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Polluted Worship

Imagine God sitting down with your conservative, conscientious church and describing it as one that:

  • despises God
  • is polluted
  • is profane
  • is unacceptable.

That’s the scenario that plays out in Malachi, a book we are studying with out teen group for a regional Bible quiz.

misty-church

God tells them they’ve despise Him, polluted His alter, wearied the Lord with their words, left Him, robbed Him, spoken against Him (blasphemed).

The Israelites can’t figure out where they’ve gone wrong. They are literally clueless. They answer, “Wherein”–“How have we done this?”

God goes on to say that they’ve used terms of endearment for Him, saying “Father” but not honoring Him as such, and “Master” but not giving Him the respect due a Master. Basically just taking God for granted, like He’ll take anything from us, even our worthless, leftover sacrifices.

He mentions their “polluted” offerings, basically the cast offs that cost them nothing, given like they were the best they had.

To use modern terms, these people honestly thought going to church, serving in the church, and doing the “right things” would make up for the fact that their heart was far from God.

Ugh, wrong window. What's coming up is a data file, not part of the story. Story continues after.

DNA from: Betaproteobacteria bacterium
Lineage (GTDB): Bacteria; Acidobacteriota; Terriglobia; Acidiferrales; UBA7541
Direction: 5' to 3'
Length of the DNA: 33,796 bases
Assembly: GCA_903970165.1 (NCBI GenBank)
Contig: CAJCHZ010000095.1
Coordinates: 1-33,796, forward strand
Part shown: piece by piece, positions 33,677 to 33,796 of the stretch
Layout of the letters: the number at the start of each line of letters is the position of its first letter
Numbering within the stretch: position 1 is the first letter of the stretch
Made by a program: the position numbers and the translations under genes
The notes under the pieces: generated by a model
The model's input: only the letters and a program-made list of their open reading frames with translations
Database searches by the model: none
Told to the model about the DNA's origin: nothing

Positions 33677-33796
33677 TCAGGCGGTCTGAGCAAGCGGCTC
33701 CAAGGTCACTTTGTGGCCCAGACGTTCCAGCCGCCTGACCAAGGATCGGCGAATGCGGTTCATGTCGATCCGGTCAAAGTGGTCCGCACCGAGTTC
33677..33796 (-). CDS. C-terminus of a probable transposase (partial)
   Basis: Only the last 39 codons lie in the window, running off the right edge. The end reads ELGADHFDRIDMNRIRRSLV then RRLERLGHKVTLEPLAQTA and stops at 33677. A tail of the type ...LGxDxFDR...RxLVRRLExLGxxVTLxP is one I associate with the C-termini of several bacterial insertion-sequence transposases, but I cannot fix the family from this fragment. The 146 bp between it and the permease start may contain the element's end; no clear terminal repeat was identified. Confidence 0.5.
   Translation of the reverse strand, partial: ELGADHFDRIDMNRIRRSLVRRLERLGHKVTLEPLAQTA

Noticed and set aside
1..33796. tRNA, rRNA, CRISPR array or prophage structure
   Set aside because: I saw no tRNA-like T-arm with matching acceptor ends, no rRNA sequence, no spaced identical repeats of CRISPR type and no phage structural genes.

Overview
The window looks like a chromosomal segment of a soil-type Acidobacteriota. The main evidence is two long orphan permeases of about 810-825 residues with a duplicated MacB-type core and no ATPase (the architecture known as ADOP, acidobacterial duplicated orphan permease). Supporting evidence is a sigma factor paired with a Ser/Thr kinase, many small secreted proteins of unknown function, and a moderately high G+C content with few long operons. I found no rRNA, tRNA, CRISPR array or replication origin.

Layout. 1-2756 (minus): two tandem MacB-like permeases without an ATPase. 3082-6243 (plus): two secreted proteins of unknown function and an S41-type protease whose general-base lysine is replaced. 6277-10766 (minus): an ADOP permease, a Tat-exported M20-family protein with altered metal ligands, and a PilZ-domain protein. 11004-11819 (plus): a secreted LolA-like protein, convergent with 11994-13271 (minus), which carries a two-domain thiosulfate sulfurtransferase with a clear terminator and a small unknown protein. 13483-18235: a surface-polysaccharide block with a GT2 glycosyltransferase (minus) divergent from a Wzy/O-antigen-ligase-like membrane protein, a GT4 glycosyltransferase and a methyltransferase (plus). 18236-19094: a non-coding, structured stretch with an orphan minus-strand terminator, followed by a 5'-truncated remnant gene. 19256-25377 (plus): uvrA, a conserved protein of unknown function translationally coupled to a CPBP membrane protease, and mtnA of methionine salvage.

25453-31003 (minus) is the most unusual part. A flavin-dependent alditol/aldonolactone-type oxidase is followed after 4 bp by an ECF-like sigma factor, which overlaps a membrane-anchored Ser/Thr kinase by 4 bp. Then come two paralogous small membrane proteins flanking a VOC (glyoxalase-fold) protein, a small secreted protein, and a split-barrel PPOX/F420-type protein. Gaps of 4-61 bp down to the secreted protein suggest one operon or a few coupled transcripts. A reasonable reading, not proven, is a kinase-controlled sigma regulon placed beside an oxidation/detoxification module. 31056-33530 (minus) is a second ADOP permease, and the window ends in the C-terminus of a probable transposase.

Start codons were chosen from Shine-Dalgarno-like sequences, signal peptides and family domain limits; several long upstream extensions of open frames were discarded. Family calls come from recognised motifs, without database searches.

G. Campbell Morgan says,

“These people are not in open rebellion against God, nor do they deny His right to offerings, but they are laboring under the delusion that because they have brought offerings, they have been true to Him all along.

Theirs is not the language of a people throwing off a yoke and saying, “We will not be loyal,” but of a people established in the temple.

It is not the language of a people who say, “Let us cease to sacrifice and worship: and let us do as we please,” but it is the language of a people who say, “We are sacrificing and worshiping to please God,” and yet He says be the mouth of His servant, “Ye have wearied me: ye have robbed and spoken against me.”

…They have been most particular and strict in their outward observances, but their hearts have been far away from their ceremonials. They have been boasting themselves in their knowledge of the truth, responding to the knowledge mechanically, technically: but their hearts, their lives, their characters, the inwardness of their natures, have been a perpetual contradiction in the eye of Heaven, to the will of God…..and they look with astonishment and impertinence and say, “We don’t see this at all?”

I’ve been thinking about this quite a bit as we study together and think it’s relevant to Christendom in general today.

All I can think of is this verse,

“Having a form of godliness, they deny the power thereof.”

We see this in our own lives and in the church around us. It’s a display, masquerading as holy, but hollow and vacant in the heart.

We see this with people who’d never miss a service but who have a sour, contentious spirit.

Or those who take pride in dressing modestly, but have proud hearts, feuding and arguing with others, marring their “Christian” walk.

Or those who have Bible knowledge coming out the ears, but can’t seem to love that one brother.